Schizophrenia and bipolar disorder may be more closely related than previously thought. The two psychiatric disorders are associated with dendritic spine loss in the brain, an indication they may share common pathophysiological features.
Glenn T. Konopaske, MD, of McLean Hospital in Belmont, Mass., and colleagues examined post-mortem brain tissue from 14 people with schizophrenia, nine with bipolar disorder and 19 control subjects. Dendritic spines help transmit electrical signals to the a neuron’s cell body.
Average spine density was reduced in individuals with bipolar disorder by 10.5% and in individuals with schizophrenia by 6.5% compared to control patients, the researchers reported in JAMA Psychiatry. However, the reduction in the schizophrenia group did not reach statistical significance.
In addition, patients with the two psychiatric disorders tended to have shorter average dendrite length compared to the control group.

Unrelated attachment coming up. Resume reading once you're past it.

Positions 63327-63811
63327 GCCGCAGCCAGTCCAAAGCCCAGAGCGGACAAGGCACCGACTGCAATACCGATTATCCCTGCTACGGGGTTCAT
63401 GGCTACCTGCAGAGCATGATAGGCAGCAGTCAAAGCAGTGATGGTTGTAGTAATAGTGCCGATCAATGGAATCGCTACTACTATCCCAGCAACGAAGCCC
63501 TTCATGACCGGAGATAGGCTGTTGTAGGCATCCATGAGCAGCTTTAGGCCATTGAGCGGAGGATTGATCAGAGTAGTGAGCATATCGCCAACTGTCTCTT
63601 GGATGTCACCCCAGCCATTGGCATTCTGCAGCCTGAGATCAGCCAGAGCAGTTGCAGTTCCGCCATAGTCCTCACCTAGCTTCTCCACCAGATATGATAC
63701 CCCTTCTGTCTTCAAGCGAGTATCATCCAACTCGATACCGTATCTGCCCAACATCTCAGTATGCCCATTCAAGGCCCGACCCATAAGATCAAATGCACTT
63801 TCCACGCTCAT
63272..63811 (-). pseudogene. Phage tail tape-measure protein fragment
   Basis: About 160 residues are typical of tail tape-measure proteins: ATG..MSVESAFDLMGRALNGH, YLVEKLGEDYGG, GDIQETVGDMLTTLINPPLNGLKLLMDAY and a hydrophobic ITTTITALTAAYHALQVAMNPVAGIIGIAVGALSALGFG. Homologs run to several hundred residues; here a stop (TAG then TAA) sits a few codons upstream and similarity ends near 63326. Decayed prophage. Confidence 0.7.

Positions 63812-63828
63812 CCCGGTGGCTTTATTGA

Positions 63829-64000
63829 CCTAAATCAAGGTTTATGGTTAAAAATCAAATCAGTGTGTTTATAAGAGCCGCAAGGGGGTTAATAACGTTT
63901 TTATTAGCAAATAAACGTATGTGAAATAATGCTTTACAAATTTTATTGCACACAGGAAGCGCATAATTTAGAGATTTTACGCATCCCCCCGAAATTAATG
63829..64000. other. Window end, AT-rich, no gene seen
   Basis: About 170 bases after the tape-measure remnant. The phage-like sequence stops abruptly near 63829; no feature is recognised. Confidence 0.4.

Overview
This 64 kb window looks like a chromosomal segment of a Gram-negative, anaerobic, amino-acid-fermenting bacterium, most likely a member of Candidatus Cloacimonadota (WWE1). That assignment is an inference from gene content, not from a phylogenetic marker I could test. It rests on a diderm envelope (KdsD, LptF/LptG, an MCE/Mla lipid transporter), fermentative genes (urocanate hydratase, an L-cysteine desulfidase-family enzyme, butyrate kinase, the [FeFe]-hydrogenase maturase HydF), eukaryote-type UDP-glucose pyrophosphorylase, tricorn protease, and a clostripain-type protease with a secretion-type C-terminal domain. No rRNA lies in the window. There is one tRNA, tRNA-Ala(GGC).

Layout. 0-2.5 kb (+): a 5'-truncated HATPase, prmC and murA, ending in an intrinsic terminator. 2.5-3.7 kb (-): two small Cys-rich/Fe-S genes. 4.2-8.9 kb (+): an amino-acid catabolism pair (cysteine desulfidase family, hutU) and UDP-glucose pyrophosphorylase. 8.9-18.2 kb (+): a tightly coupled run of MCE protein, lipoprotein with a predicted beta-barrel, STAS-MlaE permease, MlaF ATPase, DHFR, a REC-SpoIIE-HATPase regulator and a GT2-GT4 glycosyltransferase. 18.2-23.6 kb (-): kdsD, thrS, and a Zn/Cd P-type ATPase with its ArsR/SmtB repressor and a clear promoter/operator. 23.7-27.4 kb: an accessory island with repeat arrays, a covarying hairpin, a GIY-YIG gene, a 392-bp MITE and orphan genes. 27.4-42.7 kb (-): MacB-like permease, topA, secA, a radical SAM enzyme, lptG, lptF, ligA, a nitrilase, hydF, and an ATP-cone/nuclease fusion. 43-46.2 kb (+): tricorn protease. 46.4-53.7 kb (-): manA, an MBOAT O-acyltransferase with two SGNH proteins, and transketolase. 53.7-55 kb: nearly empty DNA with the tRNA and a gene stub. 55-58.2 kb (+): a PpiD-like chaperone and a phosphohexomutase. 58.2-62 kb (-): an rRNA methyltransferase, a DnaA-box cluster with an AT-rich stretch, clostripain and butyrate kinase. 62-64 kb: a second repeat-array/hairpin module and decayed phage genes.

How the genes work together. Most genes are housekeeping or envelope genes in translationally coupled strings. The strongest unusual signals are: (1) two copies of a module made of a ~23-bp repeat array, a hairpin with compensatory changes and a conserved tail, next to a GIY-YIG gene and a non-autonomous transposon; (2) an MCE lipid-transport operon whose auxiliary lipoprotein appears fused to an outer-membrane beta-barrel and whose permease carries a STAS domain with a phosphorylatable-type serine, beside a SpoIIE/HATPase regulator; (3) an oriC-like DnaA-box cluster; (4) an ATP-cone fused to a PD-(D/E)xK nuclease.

“The current study suggests that spine pathology is common to both schizophrenia and bipolar disorder,” the authors said in a statement. “Moreover, the study of the mechanisms underlying the spine pathology might reveal additional similarities and differences between the two disorders, which could lead to the development of novel biomarkers and therapeutics.”
Schizophrenia and bipolar disorder both appear to be associated with dendritic spine loss in the brain, suggesting the two distinct disorders may share common pathophysiological features, write author Glenn T. Konopaske, M.D., and colleagues at McLean Hospital, Belmont, Mass., and Harvard Medical School, Boston.
The dendritic spines play a role in a variety of brain functions. Previous studies have observed spine loss in the dorsolateral prefrontal cortices (DLPFCs) from individuals with schizophrenia.
The authors analyzed postmortem human brain tissue from 14 individuals with schizophrenia, nine individuals with bipolar disorder and 19 unaffected control group individuals.